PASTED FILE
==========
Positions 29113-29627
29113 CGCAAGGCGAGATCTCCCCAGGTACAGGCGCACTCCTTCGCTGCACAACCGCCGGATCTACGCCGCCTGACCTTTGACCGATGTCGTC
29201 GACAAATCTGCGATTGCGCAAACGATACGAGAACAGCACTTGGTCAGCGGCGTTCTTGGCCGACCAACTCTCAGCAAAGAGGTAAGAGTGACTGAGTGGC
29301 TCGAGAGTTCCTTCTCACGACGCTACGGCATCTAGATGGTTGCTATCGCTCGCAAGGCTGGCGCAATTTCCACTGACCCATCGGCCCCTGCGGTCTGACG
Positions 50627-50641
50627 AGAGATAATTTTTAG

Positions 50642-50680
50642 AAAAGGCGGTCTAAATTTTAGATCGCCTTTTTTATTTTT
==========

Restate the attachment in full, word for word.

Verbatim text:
Positions 29113-29627
29113 CGCAAGGCGAGATCTCCCCAGGTACAGGCGCACTCCTTCGCTGCACAACCGCCGGATCTACGCCGCCTGACCTTTGACCGATGTCGTC
29201 GACAAATCTGCGATTGCGCAAACGATACGAGAACAGCACTTGGTCAGCGGCGTTCTTGGCCGACCAACTCTCAGCAAAGAGGTAAGAGTGACTGAGTGGC
29301 TCGAGAGTTCCTTCTCACGACGCTACGGCATCTAGATGGTTGCTATCGCTCGCAAGGCTGGCGCAATTTCCACTGACCCATCGGCCCCTGCGGTCTGACG
Positions 50627-50641
50627 AGAGATAATTTTTAG

Positions 50642-50680
50642 AAAAGGCGGTCTAAATTTTAGATCGCCTTTTTTATTTTT